Controlling the access to a particular site is critically vital among companies to secure their network communications, protect IT infrastructure and preserve high service levels of sessions. One of the most common methods of policies to implement is to use a firewall. But why then Voice Operators use a Session Border Controller (SBC) in addition to a firewall? How do these two terms differ?
These type of questions are probably encountered a lot of times in your business. It’s crucial that you understand the fundamental differences between SBCs and firewalls to use their purpose efficiently.
What is a Firewall and What Does It Do?
To put it simply, firewalls act as gates that are intended primarily to allow or block data communication flow. It’s an integral part of a comprehensive security framework of your network as it prevents unauthorized access. It uses a “wall of code” that checks and inspects each individual “packet” of data that goes beyond either side of the firewall – inbound to or outbound from your network.
Many enterprises believe that firewalls are sufficient enough to safeguard the company against advanced cybersecurity threats. However, as Voice over IP (VoIP) evolves to new speeds and high performance, cybersecurity threats are getting more common.
How Does SBC differ with Firewalls?
If a firewall acts as a “gate” that can only be opened or shut, a Session border controller is like a canal that has a series of trenches or pinholes which can be filled and then released. This kind of buffer allows more complex checking and adjustments than a simple open-or-shut gate.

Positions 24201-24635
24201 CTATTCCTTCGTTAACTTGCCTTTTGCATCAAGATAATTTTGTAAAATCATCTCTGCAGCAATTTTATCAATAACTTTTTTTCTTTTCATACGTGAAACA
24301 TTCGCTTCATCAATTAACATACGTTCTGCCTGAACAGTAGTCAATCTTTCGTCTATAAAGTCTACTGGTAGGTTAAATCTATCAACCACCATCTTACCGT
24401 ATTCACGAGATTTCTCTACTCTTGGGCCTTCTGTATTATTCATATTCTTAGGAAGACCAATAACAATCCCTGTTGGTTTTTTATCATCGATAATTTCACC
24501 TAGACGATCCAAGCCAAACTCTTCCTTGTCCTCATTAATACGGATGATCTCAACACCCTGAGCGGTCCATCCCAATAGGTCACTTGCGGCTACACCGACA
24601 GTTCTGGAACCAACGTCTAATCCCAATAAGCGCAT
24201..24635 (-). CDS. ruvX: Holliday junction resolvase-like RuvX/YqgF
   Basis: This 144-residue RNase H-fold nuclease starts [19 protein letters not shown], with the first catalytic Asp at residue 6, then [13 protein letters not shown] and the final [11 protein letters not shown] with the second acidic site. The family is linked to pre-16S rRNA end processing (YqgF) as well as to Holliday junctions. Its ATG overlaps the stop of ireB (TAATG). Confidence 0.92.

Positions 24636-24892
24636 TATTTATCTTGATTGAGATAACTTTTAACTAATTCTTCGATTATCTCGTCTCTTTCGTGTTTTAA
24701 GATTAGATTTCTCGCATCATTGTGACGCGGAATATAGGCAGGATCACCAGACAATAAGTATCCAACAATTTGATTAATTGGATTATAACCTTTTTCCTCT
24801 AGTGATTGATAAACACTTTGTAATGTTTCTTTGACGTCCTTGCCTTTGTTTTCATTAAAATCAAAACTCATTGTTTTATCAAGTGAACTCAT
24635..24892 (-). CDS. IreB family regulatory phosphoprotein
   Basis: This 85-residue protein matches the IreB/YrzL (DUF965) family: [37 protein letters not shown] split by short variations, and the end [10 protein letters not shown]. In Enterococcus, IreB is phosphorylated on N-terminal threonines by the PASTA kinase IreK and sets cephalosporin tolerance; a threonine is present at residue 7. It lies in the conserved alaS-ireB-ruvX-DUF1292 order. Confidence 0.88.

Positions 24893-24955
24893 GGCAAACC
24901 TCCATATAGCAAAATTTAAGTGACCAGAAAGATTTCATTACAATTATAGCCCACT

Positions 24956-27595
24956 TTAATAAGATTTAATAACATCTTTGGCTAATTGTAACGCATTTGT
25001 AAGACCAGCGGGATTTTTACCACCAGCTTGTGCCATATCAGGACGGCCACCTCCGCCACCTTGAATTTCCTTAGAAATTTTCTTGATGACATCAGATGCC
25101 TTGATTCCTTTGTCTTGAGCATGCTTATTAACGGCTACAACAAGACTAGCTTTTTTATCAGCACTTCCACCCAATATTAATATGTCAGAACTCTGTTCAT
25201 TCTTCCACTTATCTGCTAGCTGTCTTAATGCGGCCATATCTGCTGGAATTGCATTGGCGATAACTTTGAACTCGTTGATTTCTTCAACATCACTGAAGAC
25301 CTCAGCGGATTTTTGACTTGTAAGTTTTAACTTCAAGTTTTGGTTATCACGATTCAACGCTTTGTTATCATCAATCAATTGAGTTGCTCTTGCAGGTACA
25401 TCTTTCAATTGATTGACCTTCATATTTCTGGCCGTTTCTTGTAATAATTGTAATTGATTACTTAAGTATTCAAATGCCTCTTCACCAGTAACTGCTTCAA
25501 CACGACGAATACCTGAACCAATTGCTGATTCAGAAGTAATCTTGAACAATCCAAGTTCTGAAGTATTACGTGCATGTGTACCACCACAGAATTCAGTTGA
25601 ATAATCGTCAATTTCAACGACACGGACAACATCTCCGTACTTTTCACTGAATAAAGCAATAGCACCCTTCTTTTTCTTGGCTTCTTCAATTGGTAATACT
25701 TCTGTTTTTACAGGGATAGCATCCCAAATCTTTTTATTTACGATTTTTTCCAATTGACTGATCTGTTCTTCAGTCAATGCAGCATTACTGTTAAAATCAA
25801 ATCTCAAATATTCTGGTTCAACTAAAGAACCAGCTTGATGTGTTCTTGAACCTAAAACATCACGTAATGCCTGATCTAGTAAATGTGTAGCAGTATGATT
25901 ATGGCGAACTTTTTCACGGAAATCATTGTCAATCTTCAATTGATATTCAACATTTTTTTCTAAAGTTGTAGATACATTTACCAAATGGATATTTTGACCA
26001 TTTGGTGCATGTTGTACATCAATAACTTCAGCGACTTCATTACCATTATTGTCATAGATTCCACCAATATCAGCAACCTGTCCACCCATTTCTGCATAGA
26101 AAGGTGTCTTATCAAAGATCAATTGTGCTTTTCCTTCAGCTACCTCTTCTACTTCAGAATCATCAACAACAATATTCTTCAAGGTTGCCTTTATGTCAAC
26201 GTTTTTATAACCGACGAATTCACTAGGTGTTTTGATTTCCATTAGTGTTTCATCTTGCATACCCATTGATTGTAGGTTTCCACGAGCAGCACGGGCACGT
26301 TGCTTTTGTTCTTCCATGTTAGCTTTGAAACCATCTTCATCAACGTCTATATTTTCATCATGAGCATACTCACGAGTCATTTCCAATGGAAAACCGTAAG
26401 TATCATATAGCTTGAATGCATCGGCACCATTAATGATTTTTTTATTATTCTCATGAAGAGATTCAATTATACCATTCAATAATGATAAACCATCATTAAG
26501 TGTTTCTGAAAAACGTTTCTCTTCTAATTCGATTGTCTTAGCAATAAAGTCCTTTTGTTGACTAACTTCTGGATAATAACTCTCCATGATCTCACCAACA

Session Initiation Protocol (SIP) is used to launch and manage sessions. The various types of SIP servers are responsible for enabling sessions using Real-Time Transport Protocol (RTP) between two or more parties. Most IP firewalls offer only basic support for SIP wherein it can permit or reject SIP traffic. Firewalls also cannot actively change nor control real-time IP communication systems in the way SBCs can.
An SBC VoIP can do more things than a firewall. SBCs implement a back-to-back user agent (B2BUA) which actively processes signaling and media paths, in contrast to a firewall which is not actively involved in the RTP media path (the audio and video streams). SBCs can inspect and manipulate contents of the entire session so that it can implement security policies and then efficiently manage enterprise communications.
In addition to controlling and manipulating the SIP signaling and other associated RTP media streams, an SBC VoIP can also preserve the session state. For instance, SBC can keep pinholes open for a particular duration of time during a communication session, while a firewall will close and re-open a pinhole using different port numbers, which may cause the session to get disrupted.